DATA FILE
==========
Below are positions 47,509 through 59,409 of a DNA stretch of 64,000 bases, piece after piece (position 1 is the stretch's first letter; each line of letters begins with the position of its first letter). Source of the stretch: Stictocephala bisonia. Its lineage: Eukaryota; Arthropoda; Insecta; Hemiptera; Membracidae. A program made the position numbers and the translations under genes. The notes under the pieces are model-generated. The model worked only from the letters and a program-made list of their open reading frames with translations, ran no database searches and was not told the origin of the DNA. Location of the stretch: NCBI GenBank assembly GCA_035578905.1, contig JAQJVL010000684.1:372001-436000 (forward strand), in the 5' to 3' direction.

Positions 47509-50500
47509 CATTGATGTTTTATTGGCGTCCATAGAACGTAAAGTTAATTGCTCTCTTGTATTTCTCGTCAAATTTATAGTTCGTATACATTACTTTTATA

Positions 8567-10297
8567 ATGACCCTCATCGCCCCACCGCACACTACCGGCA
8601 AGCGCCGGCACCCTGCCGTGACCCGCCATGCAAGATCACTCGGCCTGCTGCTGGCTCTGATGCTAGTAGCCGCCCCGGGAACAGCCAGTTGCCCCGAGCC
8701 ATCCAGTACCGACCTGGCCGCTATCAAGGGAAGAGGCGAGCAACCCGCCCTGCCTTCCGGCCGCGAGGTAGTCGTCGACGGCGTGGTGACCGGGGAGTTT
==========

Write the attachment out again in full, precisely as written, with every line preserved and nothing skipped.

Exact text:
Below are positions 47,509 through 59,409 of a DNA stretch of 64,000 bases, piece after piece (position 1 is the stretch's first letter; each line of letters begins with the position of its first letter). Source of the stretch: Stictocephala bisonia. Its lineage: Eukaryota; Arthropoda; Insecta; Hemiptera; Membracidae. A program made the position numbers and the translations under genes. The notes under the pieces are model-generated. The model worked only from the letters and a program-made list of their open reading frames with translations, ran no database searches and was not told the origin of the DNA. Location of the stretch: NCBI GenBank assembly GCA_035578905.1, contig JAQJVL010000684.1:372001-436000 (forward strand), in the 5' to 3' direction.

Positions 47509-50500
47509 CATTGATGTTTTATTGGCGTCCATAGAACGTAAAGTTAATTGCTCTCTTGTATTTCTCGTCAAATTTATAGTTCGTATACATTACTTTTATA

Positions 8567-10297
8567 ATGACCCTCATCGCCCCACCGCACACTACCGGCA
8601 AGCGCCGGCACCCTGCCGTGACCCGCCATGCAAGATCACTCGGCCTGCTGCTGGCTCTGATGCTAGTAGCCGCCCCGGGAACAGCCAGTTGCCCCGAGCC
8701 ATCCAGTACCGACCTGGCCGCTATCAAGGGAAGAGGCGAGCAACCCGCCCTGCCTTCCGGCCGCGAGGTAGTCGTCGACGGCGTGGTGACCGGGGAGTTT